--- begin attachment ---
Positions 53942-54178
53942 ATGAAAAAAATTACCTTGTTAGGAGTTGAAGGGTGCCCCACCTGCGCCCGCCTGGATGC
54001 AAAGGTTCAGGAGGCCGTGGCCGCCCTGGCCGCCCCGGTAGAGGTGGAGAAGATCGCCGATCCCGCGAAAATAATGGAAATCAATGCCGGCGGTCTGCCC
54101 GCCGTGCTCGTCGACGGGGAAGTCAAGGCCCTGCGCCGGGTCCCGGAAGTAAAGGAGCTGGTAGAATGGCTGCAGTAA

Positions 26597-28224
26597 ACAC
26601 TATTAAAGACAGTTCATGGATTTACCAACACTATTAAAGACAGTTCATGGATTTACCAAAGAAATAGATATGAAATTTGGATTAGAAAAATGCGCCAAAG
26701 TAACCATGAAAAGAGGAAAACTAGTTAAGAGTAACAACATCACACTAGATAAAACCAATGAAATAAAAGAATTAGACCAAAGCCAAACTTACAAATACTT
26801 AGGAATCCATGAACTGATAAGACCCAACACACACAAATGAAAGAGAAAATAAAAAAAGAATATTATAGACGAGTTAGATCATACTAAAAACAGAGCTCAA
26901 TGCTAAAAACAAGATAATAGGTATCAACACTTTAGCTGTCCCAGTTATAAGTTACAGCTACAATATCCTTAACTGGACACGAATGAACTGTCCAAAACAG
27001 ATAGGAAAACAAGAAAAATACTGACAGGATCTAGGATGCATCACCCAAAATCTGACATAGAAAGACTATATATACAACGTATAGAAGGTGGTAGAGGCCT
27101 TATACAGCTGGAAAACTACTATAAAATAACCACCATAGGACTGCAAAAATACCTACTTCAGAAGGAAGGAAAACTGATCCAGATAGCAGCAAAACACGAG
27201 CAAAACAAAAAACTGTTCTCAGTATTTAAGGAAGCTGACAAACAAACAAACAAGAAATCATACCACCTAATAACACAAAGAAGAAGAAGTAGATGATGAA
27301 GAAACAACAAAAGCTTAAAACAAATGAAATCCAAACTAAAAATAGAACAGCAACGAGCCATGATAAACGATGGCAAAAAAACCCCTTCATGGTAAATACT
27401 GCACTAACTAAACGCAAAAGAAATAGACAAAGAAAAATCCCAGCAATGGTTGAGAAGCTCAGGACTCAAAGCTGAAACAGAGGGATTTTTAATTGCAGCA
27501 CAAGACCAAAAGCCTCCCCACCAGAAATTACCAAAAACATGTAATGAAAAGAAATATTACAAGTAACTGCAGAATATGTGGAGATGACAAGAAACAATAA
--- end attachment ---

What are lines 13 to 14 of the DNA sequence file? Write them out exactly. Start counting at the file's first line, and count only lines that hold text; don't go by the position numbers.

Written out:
27201 CAAAACAAAAAACTGTTCTCAGTATTTAAGGAAGCTGACAAACAAACAAACAAGAAATCATACCACCTAATAACACAAAGAAGAAGAAGTAGATGATGAA
27301 GAAACAACAAAAGCTTAAAACAAATGAAATCCAAACTAAAAATAGAACAGCAACGAGCCATGATAAACGATGGCAAAAAAACCCCTTCATGGTAAATACT